to attend an eight-week summer
camp.
During the school year the cadets
would have military science
classes but not drill.
The present mandatory ROTC
program has the advantage of
making lower division students
aware of the possibilities of ob obtaining
taining obtaining a commission in the armed
forces, said Field. If ROTC
were not mandatory they might
never have given that a thought.
But the proposed program has
the advantage of a broader base
from which to obtain cadets. It
would give students transferring
from Floridas 27 junior colleges
access to ROTC. At present only
those attending the UF all four
years can enroll in ROTC/'

The proposed program must be
given the nod by Congress. After
that it is up to the individual
university to accept it or maintain
the present four-year program.
Two years of active duty is
required of cadets graduating
under the current program. In
advanced ROTC, a cadets junior
and senior years, he is given a
daily allowance of 90 cents.
Summer camp is six weeks,
usually at Ft. Ben ring, Georgia.
The advanced ROTC student
is under contract with the govern government,

Architedure Has 2 Sources
Os Funds, Art Dept. None

By CHARLENE HOOLEHAN
bcnoiarship funds are like any anything
thing anything else, you can always use
more money, said R. S. Bolles,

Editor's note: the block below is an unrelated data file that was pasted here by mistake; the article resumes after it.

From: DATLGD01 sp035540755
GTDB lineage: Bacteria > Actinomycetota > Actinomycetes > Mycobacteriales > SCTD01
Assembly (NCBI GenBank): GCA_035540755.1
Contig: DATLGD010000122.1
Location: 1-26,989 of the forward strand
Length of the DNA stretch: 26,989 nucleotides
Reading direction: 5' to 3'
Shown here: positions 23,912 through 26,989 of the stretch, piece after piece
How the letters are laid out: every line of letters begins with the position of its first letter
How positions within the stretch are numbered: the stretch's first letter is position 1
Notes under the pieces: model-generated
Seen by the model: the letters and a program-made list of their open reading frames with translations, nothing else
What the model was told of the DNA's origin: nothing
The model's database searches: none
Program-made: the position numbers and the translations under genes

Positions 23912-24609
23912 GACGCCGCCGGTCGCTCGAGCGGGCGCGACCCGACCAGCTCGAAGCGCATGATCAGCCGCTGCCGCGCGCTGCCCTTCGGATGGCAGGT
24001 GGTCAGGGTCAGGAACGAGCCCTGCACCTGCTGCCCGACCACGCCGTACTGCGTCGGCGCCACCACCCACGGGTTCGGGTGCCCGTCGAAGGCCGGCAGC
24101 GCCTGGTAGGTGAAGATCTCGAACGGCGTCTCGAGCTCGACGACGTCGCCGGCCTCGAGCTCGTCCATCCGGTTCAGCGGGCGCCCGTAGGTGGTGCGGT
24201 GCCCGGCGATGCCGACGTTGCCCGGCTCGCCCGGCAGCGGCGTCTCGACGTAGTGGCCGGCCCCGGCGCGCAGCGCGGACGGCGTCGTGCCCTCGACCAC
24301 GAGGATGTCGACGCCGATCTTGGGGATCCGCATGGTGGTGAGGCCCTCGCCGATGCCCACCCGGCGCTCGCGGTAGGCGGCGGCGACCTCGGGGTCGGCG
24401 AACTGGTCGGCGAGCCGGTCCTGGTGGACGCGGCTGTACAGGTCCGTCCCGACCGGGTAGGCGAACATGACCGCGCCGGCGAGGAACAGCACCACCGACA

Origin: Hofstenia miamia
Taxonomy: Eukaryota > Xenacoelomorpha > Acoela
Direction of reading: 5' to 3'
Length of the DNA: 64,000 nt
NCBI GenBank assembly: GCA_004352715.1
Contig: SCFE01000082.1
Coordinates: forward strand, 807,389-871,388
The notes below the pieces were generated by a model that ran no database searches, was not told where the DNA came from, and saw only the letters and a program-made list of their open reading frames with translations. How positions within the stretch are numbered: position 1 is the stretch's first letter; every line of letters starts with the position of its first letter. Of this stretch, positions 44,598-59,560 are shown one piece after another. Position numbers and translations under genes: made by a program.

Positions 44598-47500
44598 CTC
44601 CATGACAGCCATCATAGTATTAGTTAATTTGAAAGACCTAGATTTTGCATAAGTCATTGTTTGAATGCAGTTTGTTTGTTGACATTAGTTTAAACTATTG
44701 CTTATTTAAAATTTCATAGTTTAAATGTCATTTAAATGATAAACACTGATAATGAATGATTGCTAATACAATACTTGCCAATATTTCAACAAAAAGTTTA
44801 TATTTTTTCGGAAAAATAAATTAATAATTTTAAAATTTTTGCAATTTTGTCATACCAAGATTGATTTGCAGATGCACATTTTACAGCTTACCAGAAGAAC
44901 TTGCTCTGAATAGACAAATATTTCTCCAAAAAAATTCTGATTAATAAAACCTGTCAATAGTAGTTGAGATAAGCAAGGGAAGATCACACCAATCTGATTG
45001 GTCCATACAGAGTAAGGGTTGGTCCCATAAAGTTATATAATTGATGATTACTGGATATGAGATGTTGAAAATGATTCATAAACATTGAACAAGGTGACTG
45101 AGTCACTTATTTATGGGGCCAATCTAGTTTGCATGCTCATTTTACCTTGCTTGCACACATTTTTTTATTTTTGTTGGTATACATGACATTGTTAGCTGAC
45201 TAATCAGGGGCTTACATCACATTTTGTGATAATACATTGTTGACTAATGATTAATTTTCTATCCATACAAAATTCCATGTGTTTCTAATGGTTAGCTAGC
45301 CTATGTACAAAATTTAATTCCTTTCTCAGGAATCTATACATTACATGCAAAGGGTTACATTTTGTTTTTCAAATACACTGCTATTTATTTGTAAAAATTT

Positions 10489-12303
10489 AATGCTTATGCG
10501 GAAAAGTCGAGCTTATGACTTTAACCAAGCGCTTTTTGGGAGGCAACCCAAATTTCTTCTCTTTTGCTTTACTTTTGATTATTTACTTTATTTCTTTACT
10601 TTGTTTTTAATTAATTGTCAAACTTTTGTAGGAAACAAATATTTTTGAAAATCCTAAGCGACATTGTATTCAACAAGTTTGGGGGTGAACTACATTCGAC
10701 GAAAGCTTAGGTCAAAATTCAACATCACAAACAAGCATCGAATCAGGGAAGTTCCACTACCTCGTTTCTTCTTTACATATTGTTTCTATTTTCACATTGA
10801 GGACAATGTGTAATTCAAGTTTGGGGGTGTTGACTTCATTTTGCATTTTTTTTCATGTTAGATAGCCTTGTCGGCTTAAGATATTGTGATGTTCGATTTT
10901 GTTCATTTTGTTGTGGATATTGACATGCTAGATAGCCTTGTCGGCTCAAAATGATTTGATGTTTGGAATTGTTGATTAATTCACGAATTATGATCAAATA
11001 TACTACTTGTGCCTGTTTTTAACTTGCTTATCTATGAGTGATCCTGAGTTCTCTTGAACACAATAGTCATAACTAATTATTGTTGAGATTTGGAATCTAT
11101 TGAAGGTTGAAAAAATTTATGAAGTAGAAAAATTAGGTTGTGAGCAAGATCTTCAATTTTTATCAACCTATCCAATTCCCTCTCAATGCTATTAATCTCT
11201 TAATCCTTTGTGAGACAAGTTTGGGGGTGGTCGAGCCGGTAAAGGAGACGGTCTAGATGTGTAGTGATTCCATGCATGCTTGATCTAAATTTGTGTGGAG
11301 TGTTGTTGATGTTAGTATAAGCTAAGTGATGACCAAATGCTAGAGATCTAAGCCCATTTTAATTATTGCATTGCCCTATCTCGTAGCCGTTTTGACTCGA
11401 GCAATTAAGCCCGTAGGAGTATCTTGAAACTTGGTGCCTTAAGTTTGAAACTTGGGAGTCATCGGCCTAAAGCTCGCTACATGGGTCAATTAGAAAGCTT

Assistant Dean of the School of
Architecture and Fine Arts.
The College, as a whole, does
not have scholarships. But Usur Usurious
ious Usurious departments have aid avail available.
able. available.
The Department of Architecture
has two scholarship sources, ac according
cording according to Prof. M. H. Johnson.
Twice a year five SIOO grants
are available to needy students for
tuition. Financial need is the only
requirement for these grants, ac according
cording according to Johnson.
Walker Given
Study Grant
UF English instructor John Da David
vid David Walker has been awarded a
Danforth Teacher Study Grant, the
Danfort Foundation announced yes yesterday.
terday. yesterday.
Walker was among 40 university
faculty members in the nation to
receive the award which provides
a calander year of graduate study studyin
in studyin a university of the candidates
choosing.
Selection is based on academic
ability, personal qualities, pro promising